Many people, in todays make it quick from a box society, are simply terrified of baking anything from scratch. Although they long for the home cooked desserts like mom and grandmother used to make, they are so intimidated by thoughts of mixing several ingredients in a bowl and placing it in the oven, that they will go without the desserts they love rather than enter the kitchen with baking in mind. Worse yet, they stoop to buying pre-made sweets from the grocery store that "look" good but taste like lard and sugar on a cracker.
Never fear all you baking phobic people. Baking Unplugged by Nicole Rees is here to calm your fears and ease you into the joy that is baking. This is the third book Rees has written in her valiant effort to demystify the how to of home baked goodies. Her other works include Understanding Baking, and The Baker's Manual: 150 Master Formulas for Baking, and with her current work, Baking Unplugged, she continues her efforts to simplify the baking process.
The book begins by starting with the bare bones of the subject by listing those cookware and pantry items that one should have as the minimum requirement of kitchen basics. Such items include what type of bowls , knives, measuring cups and spoons, nut grater, et als you should have in your cupboards, as well as going into detail about each item to be sure the reader gets what is necessary to do the job. In the section on the pantry she does a very nice job explaining the difference between such things as single and double acting baking powder, and why the pH of cocoa can make a difference in how the finished product can look. I have been baking for years and was unaware that the reason Dutch cocoa mellows the flavor is because it is treated with alkali which raises the pH.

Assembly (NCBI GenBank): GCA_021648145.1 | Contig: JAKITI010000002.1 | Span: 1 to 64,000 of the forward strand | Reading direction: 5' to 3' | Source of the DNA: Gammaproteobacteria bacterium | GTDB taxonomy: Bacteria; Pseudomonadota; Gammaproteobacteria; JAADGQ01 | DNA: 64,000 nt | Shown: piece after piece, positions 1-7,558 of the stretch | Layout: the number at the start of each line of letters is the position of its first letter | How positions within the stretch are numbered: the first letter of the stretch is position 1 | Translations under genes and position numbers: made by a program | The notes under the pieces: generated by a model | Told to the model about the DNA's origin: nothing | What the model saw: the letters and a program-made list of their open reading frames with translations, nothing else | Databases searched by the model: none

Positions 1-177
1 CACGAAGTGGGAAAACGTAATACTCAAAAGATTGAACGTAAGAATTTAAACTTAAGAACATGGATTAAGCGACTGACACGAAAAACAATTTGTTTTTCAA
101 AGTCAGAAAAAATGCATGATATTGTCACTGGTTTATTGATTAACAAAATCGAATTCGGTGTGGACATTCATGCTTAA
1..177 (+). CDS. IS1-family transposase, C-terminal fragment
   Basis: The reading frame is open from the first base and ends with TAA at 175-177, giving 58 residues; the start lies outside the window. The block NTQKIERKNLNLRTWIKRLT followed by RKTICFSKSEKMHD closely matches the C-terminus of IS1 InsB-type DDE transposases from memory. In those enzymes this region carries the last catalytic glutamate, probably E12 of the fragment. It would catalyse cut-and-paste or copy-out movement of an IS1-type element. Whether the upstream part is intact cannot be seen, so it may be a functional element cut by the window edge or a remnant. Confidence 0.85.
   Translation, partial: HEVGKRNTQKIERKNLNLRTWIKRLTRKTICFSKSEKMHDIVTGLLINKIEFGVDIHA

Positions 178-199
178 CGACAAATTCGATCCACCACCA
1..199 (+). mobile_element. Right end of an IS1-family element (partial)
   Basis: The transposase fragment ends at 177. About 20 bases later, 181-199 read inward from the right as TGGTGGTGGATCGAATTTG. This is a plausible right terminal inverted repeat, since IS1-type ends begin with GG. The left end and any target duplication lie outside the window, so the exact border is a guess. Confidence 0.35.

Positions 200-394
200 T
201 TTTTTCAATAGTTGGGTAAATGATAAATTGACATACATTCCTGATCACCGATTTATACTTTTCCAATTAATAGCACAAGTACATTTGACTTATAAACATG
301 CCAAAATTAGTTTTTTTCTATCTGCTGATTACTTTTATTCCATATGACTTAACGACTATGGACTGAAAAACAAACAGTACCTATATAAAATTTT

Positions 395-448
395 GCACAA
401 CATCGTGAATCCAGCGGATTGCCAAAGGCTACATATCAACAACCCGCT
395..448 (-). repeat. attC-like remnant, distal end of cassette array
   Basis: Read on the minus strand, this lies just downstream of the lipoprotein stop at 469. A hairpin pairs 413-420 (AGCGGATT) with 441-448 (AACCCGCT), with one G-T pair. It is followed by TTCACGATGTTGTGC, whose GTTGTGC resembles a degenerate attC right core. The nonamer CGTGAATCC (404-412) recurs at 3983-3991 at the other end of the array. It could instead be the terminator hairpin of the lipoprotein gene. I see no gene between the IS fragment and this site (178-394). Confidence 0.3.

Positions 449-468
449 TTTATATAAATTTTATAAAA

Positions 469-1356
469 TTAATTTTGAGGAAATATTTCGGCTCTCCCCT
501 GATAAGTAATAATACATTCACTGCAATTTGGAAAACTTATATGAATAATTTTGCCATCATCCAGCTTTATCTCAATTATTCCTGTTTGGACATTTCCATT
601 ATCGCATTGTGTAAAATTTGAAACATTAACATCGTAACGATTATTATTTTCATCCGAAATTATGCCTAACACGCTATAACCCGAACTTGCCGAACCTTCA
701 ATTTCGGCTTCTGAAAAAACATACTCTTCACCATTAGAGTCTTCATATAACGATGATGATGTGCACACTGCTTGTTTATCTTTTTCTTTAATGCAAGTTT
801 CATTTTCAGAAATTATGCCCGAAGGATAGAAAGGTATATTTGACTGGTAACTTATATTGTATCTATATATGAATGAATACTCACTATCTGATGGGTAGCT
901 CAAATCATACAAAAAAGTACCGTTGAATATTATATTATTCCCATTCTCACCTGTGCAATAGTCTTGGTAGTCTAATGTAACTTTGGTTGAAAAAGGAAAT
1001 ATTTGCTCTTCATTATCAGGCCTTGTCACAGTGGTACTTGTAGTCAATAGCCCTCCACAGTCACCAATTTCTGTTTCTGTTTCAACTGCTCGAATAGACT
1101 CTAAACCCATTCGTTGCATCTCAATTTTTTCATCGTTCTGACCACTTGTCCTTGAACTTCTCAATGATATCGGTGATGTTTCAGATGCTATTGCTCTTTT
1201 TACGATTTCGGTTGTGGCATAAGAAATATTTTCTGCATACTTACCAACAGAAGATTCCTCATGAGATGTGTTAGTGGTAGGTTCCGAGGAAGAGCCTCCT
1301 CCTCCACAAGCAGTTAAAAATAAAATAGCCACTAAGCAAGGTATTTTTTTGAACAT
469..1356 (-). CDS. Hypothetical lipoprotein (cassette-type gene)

After getting the cupboards and pantry stocked, she goes into some beginner's basics on the proper way to measure, mix and blend, even how to read a recipe. She also tackles some more intimidating subjects like egg separating and making meringue. She not only teaches you the way to do this but also explains why she tells you to do things a certain way, and gives you a bit of the science of cooking.
Once you have conquered these first steps, the recipe section begins with morning baked goods, cakes, cookies, pies and other wonderful comforting desserts. Some of the recipes, such as, Moist Vanilla Pound Cake include 5 variations of the same cake so it makes it easy to find a family favorite and then make it new again. The suggested variations of this recipe include Blueberry, Cranberry-Walnut Streusel, and Eggnog with Spiked Glaze pound cakes to name just a few.